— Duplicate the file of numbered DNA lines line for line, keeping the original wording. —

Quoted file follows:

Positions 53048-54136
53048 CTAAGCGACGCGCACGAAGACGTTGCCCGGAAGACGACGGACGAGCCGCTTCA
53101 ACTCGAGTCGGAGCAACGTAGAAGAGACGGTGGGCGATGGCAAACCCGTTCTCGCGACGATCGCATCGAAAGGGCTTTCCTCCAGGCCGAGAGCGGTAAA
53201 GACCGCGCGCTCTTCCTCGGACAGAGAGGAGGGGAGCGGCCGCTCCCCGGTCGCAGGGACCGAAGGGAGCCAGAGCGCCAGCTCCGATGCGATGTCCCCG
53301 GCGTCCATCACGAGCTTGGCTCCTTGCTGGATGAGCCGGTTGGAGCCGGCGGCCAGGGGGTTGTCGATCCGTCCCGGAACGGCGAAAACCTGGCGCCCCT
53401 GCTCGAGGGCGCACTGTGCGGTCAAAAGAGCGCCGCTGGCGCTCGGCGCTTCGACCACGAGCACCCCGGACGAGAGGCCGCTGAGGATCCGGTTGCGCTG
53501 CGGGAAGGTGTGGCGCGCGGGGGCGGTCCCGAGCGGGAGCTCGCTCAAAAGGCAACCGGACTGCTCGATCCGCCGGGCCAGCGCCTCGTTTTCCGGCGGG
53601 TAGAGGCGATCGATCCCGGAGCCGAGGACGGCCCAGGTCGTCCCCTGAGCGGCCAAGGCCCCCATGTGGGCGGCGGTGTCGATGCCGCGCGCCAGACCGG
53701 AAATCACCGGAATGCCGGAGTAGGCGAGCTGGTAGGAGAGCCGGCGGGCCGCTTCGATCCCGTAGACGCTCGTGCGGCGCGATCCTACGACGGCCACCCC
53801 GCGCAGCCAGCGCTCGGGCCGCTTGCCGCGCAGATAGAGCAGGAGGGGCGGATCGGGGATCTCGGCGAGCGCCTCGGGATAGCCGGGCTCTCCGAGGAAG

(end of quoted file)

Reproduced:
Positions 53048-54136
53048 CTAAGCGACGCGCACGAAGACGTTGCCCGGAAGACGACGGACGAGCCGCTTCA
53101 ACTCGAGTCGGAGCAACGTAGAAGAGACGGTGGGCGATGGCAAACCCGTTCTCGCGACGATCGCATCGAAAGGGCTTTCCTCCAGGCCGAGAGCGGTAAA
53201 GACCGCGCGCTCTTCCTCGGACAGAGAGGAGGGGAGCGGCCGCTCCCCGGTCGCAGGGACCGAAGGGAGCCAGAGCGCCAGCTCCGATGCGATGTCCCCG
53301 GCGTCCATCACGAGCTTGGCTCCTTGCTGGATGAGCCGGTTGGAGCCGGCGGCCAGGGGGTTGTCGATCCGTCCCGGAACGGCGAAAACCTGGCGCCCCT
53401 GCTCGAGGGCGCACTGTGCGGTCAAAAGAGCGCCGCTGGCGCTCGGCGCTTCGACCACGAGCACCCCGGACGAGAGGCCGCTGAGGATCCGGTTGCGCTG
53501 CGGGAAGGTGTGGCGCGCGGGGGCGGTCCCGAGCGGGAGCTCGCTCAAAAGGCAACCGGACTGCTCGATCCGCCGGGCCAGCGCCTCGTTTTCCGGCGGG
53601 TAGAGGCGATCGATCCCGGAGCCGAGGACGGCCCAGGTCGTCCCCTGAGCGGCCAAGGCCCCCATGTGGGCGGCGGTGTCGATGCCGCGCGCCAGACCGG
53701 AAATCACCGGAATGCCGGAGTAGGCGAGCTGGTAGGAGAGCCGGCGGGCCGCTTCGATCCCGTAGACGCTCGTGCGGCGCGATCCTACGACGGCCACCCC
53801 GCGCAGCCAGCGCTCGGGCCGCTTGCCGCGCAGATAGAGCAGGAGGGGCGGATCGGGGATCTCGGCGAGCGCCTCGGGATAGCCGGGCTCTCCGAGGAAG